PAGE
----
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Title: A synovial fluid fingerprint for end-stage knee osteoarthritis
Author: Jayadev, Chethan
ISNI:       0000 0004 5367 7349
Awarding Body: University of Oxford
Current Institution: University of Oxford
Date of Award: 2014
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Osteoarthritis (OA) is a common and debilitating condition with no cure. The lack of disease- modifying treatments is linked to a deficiency of suitable biomarkers. This thesis focuses on synovial fluid (SF) as a source of combination biomarkers in knee OA. The thesis aims to demonstrate the utility of wide-spectrum SF analysis by defining a diagnostic "fingerprint" for end-stage knee OA from a diverse range of soluble molecules with pathophysiological relevance. SF is a difficult matrix to study and volumes from OA joints are often insufficient for multiple marker analysis by conventional assays. This thesis begins by optimising, validating and comprehensively comparing SF analysis on two leading multiplex platforms, Luminex xMAP and MesoScale Discovery (MSD). Hyaluronidase treatment of SF permitted better intra-assay precision and higher assay signals compared to neat or diluted samples on the Luminex platform, but not conclusively on the MSD platform. Both platforms demonstrated acceptable precision and accuracy, but important differences were highlighted. Limited agreement in concentration measurements across platforms suggests that biomarker analysis is at best only quasi-quantitative. Important practical considerations of SF sampling were addressed using multiplex analysis of 22 different markers in end-stage knee OA. The anatomical site of sampling was shown not to affect assay measurements even when there were significant compartmental differences in structural burden of disease. A longitudinal study demonstrated strong to excellent agreement in analyte measurements taken ∼2 weeks apart, during which there had been no change in clinical and radiographic severity. These studies suggest biological equilibrium in SF composition between knee joint compartments and short-term temporal stability in the SF biological profile in end-stage knee OA. Building on these analytical and practical considerations, the SF biology of end-stage knee OA was explored with a view to biomarker discovery. Wide-spectrum SF analysis of a diverse range of 35 cytokines, chemokines, growth factors, matrix enzymes and markers of matrix turnover was conducted in 98 well-characterised patients with end-stage knee OA, knee injury and inflammatory arthritis. The data was analysed using both classical and multivariate statistical approaches. Surprisingly, patients with cumulatively more severe structural phenotypes of knee OA demon- strated no differences in the concentration or variability of markers despite significant differences in structural burden of disease. This suggests end-stage knee OA has a constant biology and may be considered a useful terminal benchmark for OA biomarker research. Partial least squares discriminant analysis produced detailed and streamlined multivariate models with excellent (>95%) diagnostic accuracy, reliability and specificity for patients with end-stage knee OA, knee injury and inflammatory arthritis. The models were successfully validated with 10 new end-stage knee OA test samples. The streamlined 8-marker model included a combination biomarker fingerprint for end-stage knee OA comprising "ridges" of PIIANP, TIMP-1, ADAMTS-4 and MCP-1 with "troughs" of IP-10 and TGFb-1. These findings represent a new breed of biomarker that could qualify as a "virtual knee replacement". The results and multivariate approach used in the thesis serve as a proof-of-concept to stimulate a new era in OA biomarker discovery.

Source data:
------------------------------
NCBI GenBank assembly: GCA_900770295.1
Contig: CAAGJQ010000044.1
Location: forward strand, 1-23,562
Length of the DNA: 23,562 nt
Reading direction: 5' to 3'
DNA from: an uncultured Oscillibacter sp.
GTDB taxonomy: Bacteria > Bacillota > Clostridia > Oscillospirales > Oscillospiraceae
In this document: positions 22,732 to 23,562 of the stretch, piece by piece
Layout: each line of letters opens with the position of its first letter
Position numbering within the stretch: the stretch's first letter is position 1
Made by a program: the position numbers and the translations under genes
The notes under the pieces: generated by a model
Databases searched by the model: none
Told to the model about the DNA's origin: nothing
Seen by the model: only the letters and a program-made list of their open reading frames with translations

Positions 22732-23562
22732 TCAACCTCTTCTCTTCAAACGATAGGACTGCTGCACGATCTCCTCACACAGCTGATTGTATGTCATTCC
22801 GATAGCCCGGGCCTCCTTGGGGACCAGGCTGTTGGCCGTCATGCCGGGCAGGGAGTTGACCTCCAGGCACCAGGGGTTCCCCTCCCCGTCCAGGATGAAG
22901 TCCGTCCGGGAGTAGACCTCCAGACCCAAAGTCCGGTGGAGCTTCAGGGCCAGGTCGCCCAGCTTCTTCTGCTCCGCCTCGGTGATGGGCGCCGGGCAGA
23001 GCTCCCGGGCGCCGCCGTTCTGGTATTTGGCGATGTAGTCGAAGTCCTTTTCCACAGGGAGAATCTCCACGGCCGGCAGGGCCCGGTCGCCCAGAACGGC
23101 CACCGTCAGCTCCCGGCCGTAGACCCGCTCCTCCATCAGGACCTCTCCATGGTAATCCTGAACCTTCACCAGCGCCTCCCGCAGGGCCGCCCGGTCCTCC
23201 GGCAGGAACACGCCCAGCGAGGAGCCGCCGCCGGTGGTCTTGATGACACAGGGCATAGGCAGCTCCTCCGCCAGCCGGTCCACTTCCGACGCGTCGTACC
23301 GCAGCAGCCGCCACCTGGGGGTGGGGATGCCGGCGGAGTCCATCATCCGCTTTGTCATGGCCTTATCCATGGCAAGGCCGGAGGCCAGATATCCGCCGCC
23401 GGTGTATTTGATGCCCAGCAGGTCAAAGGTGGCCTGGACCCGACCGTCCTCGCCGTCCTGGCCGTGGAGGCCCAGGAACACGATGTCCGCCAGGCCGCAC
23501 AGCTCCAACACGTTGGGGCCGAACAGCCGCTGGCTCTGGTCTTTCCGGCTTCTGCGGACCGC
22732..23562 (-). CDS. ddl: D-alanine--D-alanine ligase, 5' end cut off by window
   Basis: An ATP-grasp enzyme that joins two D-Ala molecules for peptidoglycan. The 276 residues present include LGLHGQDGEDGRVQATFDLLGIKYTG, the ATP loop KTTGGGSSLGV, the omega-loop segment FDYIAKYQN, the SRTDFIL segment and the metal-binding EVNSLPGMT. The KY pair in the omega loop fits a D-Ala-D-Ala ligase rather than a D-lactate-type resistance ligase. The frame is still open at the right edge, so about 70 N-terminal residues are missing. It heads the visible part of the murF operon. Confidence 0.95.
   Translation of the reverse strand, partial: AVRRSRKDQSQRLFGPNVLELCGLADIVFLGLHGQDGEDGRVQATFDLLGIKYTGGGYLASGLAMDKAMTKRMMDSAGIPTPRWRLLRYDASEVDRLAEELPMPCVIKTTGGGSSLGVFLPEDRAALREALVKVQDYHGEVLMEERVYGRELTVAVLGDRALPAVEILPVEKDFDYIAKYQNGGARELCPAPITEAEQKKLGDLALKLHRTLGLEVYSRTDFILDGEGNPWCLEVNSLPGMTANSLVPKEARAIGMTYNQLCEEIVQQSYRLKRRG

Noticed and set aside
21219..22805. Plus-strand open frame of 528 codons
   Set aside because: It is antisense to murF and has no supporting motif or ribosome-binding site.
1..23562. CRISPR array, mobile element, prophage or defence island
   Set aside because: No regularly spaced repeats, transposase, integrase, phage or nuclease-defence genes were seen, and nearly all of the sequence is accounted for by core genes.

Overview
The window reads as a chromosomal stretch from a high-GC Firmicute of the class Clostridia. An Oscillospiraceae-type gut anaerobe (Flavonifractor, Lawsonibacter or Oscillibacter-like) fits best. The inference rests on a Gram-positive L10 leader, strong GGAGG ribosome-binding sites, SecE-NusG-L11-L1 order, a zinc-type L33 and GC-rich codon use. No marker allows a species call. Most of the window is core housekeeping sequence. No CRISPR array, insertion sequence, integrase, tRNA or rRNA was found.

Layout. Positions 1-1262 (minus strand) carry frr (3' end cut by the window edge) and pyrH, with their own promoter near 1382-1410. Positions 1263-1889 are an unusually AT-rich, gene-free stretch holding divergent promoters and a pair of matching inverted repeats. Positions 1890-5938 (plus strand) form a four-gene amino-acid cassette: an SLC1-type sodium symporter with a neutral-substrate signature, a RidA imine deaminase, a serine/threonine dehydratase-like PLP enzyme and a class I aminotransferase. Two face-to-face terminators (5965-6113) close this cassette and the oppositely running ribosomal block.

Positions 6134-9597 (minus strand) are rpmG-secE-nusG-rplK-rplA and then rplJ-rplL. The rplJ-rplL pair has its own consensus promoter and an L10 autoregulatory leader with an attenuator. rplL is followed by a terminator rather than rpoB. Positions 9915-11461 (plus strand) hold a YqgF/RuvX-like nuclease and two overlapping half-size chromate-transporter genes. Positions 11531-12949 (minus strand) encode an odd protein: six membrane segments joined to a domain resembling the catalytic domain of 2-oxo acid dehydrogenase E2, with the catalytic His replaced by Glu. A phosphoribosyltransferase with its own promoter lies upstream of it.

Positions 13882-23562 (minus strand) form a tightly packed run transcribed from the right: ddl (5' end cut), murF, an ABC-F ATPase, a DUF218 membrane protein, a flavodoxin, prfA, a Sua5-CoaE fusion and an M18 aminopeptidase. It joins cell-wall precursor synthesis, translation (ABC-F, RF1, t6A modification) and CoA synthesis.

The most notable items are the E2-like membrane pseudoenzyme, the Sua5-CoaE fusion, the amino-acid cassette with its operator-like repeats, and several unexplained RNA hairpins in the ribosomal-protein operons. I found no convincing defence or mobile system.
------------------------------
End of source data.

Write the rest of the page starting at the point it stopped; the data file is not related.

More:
Supervisor: Price, Andrew ; Hulley, Philippa ; Snelling, Sarah Sponsor: NIHR Biomedical Research Centre, Oxford ; Orthopaedic Research UK
Qualification Name: Thesis (Ph.D.) Qualification Level: Doctoral
EThOS ID:  DOI: Not available
Keywords: Medical Sciences ; Orthopaedics ; Rheumotology ; Immunodiagnostics ; Osteoarthritis ; Biomarkers ; Synovial Fluid